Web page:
Britain has been accused of reviving a policy of “targeted killing” after it emerged that the RAF had killed an arms dealer linked to Islamic State in a precision drone strike in Syria at the end of October.
Reprieve, a human rights charity, asked “what are the criteria” used to justify who can be targeted in a “track and kill” drone strike, and called on ministers to tell the Commons why this strike was deemed necessary.
The group’s comments come after the Ministry of Defence announced on its website, more than a month after the attack, that the crew of a Reaper drone, armed with 100lb Hellfire missiles, had “tracked a known terrorist in northern Syria”.
In a brief statement, the MoD added: “And at a safe moment, when the individual was alone in a field, carried out a successful attack.” The drone raid took place on 25 October and was disclosed on 27 November.
Subsequent reporting by the Syrians for Truth and Justice (STJ) group, based on interviews conducted on the ground, concluded that the victim was Abu Hamza al-Shuhail, “a well-known arms dealer in the region” who had sold weapons to several parties during the long running Syrian conflict, “chiefly Islamic State”.
Jennifer Gibson, who leads for Reprieve on extrajudicial killings, said: “This announcement, slipped out on a quiet Saturday morning on the MoD website, appears to herald a new UK government targeted killing policy.
“So what are its criteria for tracking and killing? How did it determine that this person was worthy of assassination? And why wasn’t parliament consulted or even informed?”
The MoD said it had not changed its policy and said the UK has “a robust target clearance process, operates under strict rules of engagement, and is fully compliant with international law”. It published “regular updates” on airstrikes conducted against IS targets for “full transparency”, a spokesperson added.
The drone strike on al-Shuhail appears to have been conducted in conjunction with Turkey. Shortly after the attack, Turkish ground troops encircled a nearby farm and killed a gunman in the compound linked to al-Shuhail including two unconnected civilians who had been nearby, the STJ added.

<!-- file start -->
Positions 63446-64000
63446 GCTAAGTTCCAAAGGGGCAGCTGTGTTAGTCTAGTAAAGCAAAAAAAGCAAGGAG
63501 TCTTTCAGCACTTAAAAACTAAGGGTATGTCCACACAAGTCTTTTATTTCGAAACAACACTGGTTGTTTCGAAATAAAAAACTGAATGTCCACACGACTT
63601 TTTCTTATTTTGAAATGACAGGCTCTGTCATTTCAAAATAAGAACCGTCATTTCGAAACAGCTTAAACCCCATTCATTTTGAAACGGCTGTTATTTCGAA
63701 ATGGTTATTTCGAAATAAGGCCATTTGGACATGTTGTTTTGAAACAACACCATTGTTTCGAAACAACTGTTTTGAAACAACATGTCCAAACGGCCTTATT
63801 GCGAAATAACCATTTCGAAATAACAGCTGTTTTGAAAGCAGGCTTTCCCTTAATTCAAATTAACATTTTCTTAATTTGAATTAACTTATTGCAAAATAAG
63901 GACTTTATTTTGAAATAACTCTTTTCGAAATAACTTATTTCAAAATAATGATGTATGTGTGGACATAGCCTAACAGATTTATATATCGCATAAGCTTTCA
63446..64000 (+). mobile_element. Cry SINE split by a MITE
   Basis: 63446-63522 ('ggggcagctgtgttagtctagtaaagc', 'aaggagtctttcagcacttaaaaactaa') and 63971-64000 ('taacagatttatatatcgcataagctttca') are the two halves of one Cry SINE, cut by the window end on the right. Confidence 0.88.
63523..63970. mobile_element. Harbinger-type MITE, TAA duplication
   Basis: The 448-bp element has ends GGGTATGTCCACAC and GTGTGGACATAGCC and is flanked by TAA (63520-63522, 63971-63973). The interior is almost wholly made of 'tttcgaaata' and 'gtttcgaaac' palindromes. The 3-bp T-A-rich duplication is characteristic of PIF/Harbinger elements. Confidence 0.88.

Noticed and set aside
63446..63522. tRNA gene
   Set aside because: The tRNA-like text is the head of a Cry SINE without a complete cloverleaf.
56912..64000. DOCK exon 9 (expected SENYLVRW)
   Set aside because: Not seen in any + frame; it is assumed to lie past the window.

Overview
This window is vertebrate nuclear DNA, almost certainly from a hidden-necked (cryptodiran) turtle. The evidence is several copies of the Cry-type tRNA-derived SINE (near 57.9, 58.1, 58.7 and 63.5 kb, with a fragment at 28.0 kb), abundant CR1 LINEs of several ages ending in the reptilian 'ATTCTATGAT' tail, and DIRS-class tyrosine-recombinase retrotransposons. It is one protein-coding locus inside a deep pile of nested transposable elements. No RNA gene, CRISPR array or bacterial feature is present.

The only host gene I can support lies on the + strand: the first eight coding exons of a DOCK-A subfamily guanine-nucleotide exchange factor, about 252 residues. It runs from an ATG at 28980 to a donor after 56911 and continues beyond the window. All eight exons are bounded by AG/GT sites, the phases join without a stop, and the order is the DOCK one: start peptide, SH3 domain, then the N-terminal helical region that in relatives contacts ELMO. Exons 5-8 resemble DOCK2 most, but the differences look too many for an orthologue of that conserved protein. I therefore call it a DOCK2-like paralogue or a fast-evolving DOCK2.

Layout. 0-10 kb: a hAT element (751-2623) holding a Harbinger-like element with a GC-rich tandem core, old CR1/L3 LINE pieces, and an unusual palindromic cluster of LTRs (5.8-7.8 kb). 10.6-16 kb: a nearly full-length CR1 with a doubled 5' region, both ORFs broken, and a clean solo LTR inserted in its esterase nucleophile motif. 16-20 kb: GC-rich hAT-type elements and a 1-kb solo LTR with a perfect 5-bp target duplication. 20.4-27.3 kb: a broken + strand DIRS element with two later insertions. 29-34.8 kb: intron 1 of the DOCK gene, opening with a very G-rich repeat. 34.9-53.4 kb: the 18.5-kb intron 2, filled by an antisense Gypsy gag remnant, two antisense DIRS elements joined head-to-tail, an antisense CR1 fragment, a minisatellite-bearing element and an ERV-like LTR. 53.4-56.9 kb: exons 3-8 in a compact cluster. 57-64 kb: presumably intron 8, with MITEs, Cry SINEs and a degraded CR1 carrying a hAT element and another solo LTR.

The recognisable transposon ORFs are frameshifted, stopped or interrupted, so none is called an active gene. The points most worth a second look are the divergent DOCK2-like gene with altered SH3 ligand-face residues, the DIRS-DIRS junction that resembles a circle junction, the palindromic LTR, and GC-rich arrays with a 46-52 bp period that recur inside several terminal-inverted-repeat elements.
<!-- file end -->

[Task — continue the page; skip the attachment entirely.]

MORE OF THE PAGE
Al-Shuhail had recently relocated near Ras al-Ayn, an area controlled by the Turkish military, having been smuggled out of an area controlled by the Syrian Kurds.
Kurdish defence forces had asked the arms dealer that “he help them locate IS cells in the area and find the places where IS hid weapons”, according to the local reports, a request that had him “fearing for his life”.
RAF fighters and drones have been engaged in more than 5,000 missions against IS in Syria since MPs voted in favour of military intervention in the country in December 2015. Strikes in Iraq were authorised in September 2014.
Reprieve said it believed the raid was the first “track and kill” drone operation targeting a known individual to be acknowledged by the UK since the killing of 21-year-old Briton Reyaad Khan in Syria in August 2015 by an RAF drone strike – although the circumstances were different.
At the time MPs had not voted for air raids against IS targets in Syria, only Iraq.
A fortnight later, David Cameron, then the prime minister, came to parliament to justify the targeting of Khan – describing it as “necessary and proportionate for the individual self-defence of the UK”.
Intelligence indicated that the jihadist and other associates were plotting to attack “high-profile public commemorations”, Cameron added, and it emerged that the UK had drawn up a “kill list” of IS targets following the 2015 general election.
Reprieve hopes the recent drone strike will be the subject of questions to the defence secretary, Ben Wallace, when he appears in the Commons on Monday. There is no immediate evidence that al-Shuhail had any connection or link to the UK.